Earlier this month, Infometrics economist Brad Olsen spoke at the Economic Development New Zealand 2018 Conference ‘Mahi Tahi’ about how to move towards measuring inclusive growth in NZ’s regions. This article summarises the key points of his presentation.
The latest Infometrics Infrastructure Pipeline Profile shows that average infrastructure investment across the country is expected to be 28% higher over the next 10 years compared to the 2010-2018 period. A total of $129 billion in capital projects are estimated to be built over the 2019-2029 period.
The August Monetary Policy Statement was the most influential yet under new Governor Adrian Orr, even though there was no change to the official cash rate (OCR). Mr Orr pushed out expectations for a rates hike until 2020, sending the New Zealand dollar sharply lower.
But it was the Governor’s assertion that rates could and would move lower, if weak indicators persist, that is both his biggest warning and most questionable stance.
Our latest Infrastructure Pipeline Profile sheds light on which infrastructure areas local councils are looking to invest in over the next 10 years. Capital spending by local councils is expected to top $53b over the next decade, compared to $39b over the previous nine years.
Last month, US President Donald Trump imposed tariffs on imports from Canada, Mexico, and the European Union, alongside tariffs on over US$34b of Chinese imports. Taking into account tariffs imposed earlier this year, about US$90b of Chinese imports to the US are now covered, with threats that all US$505b of Chinese imports could yet be hit.
Infrastructure spending around New Zealand is a hot topic. Our Chart of the Month for August details our understanding of infrastructure spending across New Zealand and what is being spent where.
Twenty-seven years after the Employment Contracts Act made union membership voluntary, the current coalition government has named Jim Bolger – the Prime Minister in 1991 – to head its Fair Pay Agreements working group. Fair Pay Agreements are meant to become the centrepiece of employment law policy, yet no one is quite sure yet what they are, or how they will alter employment relations. Among these changes, strike action by nurses, and union meetings, we thought we’d provide a primer on various aspects of the industrial relations scene.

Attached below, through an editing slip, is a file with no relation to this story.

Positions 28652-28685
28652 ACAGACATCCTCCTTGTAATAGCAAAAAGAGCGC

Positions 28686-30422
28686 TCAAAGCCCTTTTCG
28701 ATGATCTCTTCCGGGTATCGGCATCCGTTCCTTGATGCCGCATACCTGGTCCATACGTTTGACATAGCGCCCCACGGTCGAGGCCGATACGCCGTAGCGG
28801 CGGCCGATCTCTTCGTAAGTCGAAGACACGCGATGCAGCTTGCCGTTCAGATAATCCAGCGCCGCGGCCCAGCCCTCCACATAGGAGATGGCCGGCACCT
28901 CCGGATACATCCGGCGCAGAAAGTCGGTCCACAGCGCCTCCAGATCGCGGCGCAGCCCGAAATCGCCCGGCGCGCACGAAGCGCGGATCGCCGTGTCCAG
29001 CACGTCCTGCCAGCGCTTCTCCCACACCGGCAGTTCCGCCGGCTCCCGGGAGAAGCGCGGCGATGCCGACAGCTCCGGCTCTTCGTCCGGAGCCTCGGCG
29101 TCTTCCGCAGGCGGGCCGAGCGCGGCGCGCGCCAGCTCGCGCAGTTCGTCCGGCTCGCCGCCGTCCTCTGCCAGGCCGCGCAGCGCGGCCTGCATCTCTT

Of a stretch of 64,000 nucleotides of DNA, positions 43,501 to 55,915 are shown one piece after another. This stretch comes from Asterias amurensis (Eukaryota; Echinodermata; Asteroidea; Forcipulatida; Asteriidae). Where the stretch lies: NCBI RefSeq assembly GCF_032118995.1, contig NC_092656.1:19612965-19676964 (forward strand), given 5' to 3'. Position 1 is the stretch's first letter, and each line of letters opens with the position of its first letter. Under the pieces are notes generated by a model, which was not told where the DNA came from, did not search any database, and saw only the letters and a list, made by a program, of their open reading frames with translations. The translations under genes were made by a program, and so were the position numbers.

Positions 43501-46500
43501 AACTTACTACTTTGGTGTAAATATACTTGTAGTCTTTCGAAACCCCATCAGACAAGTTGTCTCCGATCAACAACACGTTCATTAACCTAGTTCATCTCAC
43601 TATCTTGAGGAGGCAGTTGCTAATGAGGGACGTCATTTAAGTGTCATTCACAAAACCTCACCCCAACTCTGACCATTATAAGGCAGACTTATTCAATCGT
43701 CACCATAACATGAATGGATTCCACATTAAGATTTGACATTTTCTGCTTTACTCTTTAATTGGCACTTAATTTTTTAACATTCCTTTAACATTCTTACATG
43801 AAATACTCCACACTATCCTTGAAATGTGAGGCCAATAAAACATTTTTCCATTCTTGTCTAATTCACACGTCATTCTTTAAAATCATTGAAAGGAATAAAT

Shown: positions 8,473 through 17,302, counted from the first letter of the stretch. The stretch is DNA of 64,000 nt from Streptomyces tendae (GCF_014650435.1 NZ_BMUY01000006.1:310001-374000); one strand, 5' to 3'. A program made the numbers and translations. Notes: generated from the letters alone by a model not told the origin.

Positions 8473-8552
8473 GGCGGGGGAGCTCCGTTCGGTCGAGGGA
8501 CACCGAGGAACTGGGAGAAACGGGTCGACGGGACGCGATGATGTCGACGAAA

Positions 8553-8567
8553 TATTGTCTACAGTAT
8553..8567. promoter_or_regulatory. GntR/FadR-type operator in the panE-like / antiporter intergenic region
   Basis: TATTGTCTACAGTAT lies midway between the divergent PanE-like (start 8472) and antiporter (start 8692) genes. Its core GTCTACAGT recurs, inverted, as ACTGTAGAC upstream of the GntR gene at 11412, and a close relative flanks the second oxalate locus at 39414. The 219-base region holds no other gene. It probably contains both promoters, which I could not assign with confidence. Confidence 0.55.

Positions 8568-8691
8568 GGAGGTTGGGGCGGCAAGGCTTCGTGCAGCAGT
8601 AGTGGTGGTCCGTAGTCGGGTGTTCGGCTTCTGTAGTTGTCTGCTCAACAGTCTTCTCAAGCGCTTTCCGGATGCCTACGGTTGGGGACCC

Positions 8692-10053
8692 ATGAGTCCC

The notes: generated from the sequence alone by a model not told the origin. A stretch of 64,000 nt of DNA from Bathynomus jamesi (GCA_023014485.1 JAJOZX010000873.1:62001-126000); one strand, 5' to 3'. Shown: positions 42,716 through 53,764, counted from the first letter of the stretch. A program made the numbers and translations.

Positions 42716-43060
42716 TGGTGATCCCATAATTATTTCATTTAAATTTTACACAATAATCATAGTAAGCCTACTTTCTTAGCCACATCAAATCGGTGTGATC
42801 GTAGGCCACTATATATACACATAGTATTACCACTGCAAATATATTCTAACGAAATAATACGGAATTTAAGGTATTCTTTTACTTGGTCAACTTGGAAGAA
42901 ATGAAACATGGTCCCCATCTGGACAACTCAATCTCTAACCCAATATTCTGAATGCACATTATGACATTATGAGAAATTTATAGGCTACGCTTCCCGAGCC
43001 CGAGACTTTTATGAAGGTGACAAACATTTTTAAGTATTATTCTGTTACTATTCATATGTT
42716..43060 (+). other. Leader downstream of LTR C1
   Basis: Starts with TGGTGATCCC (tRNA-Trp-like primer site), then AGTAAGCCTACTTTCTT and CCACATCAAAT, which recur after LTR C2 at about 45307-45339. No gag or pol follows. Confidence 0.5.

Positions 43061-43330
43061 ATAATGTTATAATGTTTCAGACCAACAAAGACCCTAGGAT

Motorists have been incensed this week, with the price of 91 octane petrol heading over $2.30/l in some parts of the country. Increased fuel prices aren’t yet at the highest (real) levels we’ve ever seen – but they’re close. Based on the unrest in the Middle East, fuel prices might remain elevated for some time. This will hurt more than just the classic Sunday drive, with airfares, freight costs, and eventually goods prices also needing to increase to cover higher fuel bills.
Today’s Budget gives us a clearer picture of the government’s intentions for housing over the next four years. More practical KiwiBuild targets have been mixed in with increased spending for health and education building, alongside a state housing boost. However, details are scant, and increasing funding without detailing exactly where it will be spent signals to us that actual activity will be pushed back further.
Election 2017 saw some high-profile and costly spending promises by all three parties now in government, and expectations are high for more cash in the upcoming budget. Finance Minister Grant Robertson will lay out his spending plan on May 17, with a mixture of red, black, and green anticipated.